He was recently able to post an update to a GoFundMe page (put together by fellow pilots at Papillon). Simply being alive at this point is an accomplishment and it sounds as though he is making pretty good progress.
Readers: Merry Christmas! (and I hope that none of you end up going through what Scott Booth has)
The Hainan Boston to Shanghai flight that I took was two-thirds full. The result was that the B787 loaded and unloaded faster than a full B737 or A320. Almost everyone enjoyed an adjacent empty seat.
Is there is a business idea here? Start an airline called “Two Thirds” with Hainan-style reasonable legroom and a guaranteed empty middle seat (exception: a family group of three that actually wants to use the whole row). Charge 50% more per seat (still a great deal compared to business class, which can be 3-7X the price due to the low density of seating). By paying 1.5X the lowest possible fare, the customer is guaranteed not to sit next to a morbidly obese person, overflowing into one’s space. At fares that are 1.5X what is currently charged, I think an airline could make superior profits. Airplanes will turn around faster at airports, so capital asset utilization will be better. Some flights wouldn’t have had more than two thirds occupancy anyway, so the aggregate revenue from a flight would be higher than the average revenue from an airline pursuing the minimum cost, maximum discomfort/crowding strategy.
Readers: Since nobody has tried this, I am going to assume that it is a bad business idea. But why?
the Europeans do this already just by calling coach with an empty middle seat “business class”; they’ve proven that people will pay extra for this service, but it isn’t directly comparable since the back of the plane may be jammed and therefore take a long time to load and unload
Does a mountain have to be moved? The airnav page for the airport does not show anything like that. It is a bit tough to interpret the official project plan, and the associated nearly 2,000 pages of environmental assessment documents, but the area of work appears to be fairly flat:
One of my students recently was a 30-year-old who struggled for 14 years before getting an FAA medical certificate. He’d been diagnosed with ADHD as a young teenager (like 13 percent of young people who identify as “boys”), this diagnosis had to be disclosed by law to the FAA Aviation Medical Examiner, and the FAA wasn’t ready to see him serve as a required crewmember.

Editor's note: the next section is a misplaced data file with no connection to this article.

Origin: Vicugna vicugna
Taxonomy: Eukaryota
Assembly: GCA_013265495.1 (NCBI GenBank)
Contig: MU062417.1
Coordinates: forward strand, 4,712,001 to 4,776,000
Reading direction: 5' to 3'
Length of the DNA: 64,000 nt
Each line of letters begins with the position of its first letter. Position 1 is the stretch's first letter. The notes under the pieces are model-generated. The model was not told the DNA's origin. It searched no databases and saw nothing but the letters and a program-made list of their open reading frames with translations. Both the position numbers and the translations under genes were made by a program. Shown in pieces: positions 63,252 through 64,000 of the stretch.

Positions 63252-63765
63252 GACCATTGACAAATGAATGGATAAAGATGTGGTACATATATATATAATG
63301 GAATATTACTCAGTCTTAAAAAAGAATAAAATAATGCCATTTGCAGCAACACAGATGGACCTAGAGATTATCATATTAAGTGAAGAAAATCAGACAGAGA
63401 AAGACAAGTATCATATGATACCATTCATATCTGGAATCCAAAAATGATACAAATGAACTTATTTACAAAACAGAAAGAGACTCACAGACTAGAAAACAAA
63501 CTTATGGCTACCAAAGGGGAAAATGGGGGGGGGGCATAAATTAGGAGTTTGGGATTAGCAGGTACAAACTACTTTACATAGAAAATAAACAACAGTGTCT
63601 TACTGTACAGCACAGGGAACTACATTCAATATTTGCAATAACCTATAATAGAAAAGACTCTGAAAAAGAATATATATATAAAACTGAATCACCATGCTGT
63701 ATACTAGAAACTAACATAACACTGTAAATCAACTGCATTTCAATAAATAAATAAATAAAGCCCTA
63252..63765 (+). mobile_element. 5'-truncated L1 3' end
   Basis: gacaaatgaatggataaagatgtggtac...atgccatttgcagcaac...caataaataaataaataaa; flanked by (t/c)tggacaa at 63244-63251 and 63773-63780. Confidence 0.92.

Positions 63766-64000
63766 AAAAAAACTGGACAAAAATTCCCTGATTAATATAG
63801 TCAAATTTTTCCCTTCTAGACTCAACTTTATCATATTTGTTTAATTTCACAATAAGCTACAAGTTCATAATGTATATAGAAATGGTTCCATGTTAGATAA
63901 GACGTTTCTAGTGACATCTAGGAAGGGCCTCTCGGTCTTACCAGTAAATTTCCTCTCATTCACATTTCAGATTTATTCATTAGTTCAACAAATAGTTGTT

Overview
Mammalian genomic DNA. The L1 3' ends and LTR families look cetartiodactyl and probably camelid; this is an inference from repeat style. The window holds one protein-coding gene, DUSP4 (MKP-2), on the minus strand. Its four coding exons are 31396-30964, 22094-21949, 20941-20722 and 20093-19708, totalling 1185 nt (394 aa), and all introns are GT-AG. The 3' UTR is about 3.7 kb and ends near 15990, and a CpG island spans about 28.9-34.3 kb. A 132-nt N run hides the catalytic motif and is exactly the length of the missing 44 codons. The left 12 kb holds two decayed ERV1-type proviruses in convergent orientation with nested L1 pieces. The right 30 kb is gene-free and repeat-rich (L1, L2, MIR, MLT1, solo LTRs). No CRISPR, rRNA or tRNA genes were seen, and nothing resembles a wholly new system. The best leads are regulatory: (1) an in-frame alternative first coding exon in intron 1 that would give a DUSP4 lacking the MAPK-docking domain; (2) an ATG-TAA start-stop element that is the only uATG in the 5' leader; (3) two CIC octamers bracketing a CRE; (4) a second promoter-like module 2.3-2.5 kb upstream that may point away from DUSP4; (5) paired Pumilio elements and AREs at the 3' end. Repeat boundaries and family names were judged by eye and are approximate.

ADHD diagnoses are up dramatically. Obviously this can’t account for all of the pilot “shortage” (from the perspective of employers; any time salaries have to be raised is an emergency situation), but I wonder if it accounts for at least some of it.
[The ADHD diagnosis rate for girls is not relevant statistically since pilots who identify as “women” are only about 6 percent of the total population. Various explanations for this, but certainly it is not necessary for a woman to work as an airline pilot to have the spending power of an airline pilot. From the Real World Divorce Massachusetts chapter:
“There are a lot of women collecting child support from more than one man,” Nissenbaum noted. “I remember one enterprising young lady who worked as a waitress at Boston’s Logan airport. She targeted three airline pilots, had a child by each of them, and back then was collecting $25,000 in tax-free child support from each pilot. Of course, instead of serving food and beverages, she did have to care for those children.”
Perhaps just as compelling is that a mother who works as an airline pilot may lose custody of what had been her children in the event of a separation from the father(s). A lot of U.S. states award custody based on the “historical primary caregiver” standard and an airline pilot, like a deployed member of the U.S. military, is an almost automatic loser of the war to be seen as “historical primary caregiver”.]
Another area where a lot of potential pilots might be disqualified is drunk driving. The bjs.gov site shows 840,000 arrests of “males” for DUI (278,000 for “females”) in 2014, the most recent year available. A friend of a friend was arrested for DUI after a college party and it was practically impossible for him to get his FAA medical back. He’d actually been in a professional pilot training program. He most certainly was not an alcoholic, but unless he went into all kinds of treatment programs for alcoholics, he was never going to be able to fly. He gave up.
As the ranks of kids diagnosed with ADHD in this country continue to swell—to 12% of school-age children and as many as 20% of teenage boys, according to the CDC’s latest count—it becomes more and more urgent to look at what forces might be driving this phenomenon. … a child in Kentucky is three times as likely to be diagnosed with ADHD as a child in Nevada. And a child in Louisiana is five times as likely to take medication for ADHD as a child in Nevada. Most of the states with the highest rates of diagnosis and prescriptions for medication are in the South, with some in the Midwest; most of the states with the lowest rates are in the West or Northeast.
Specifically, Drs. Hinshaw and Scheffler’s team found a correlation between the states with the highest rates of ADHD diagnosis and laws that penalize school districts when students fail. … What the team found is that in states that enacted these measures early, within a couple of years rates of ADHD diagnoses started going up, especially for kids near the poverty line.
When I interviewed for a job at a Delta Airlines subsidiary we were given a “cognitive skills” test that measured the ability to multi-task and handle challenges in the face of distraction. Maybe the FAA could authorize some testing centers to bless would-be pilots who had been tarred with the ADHD brush rather than relying on physicians to sound the all clear.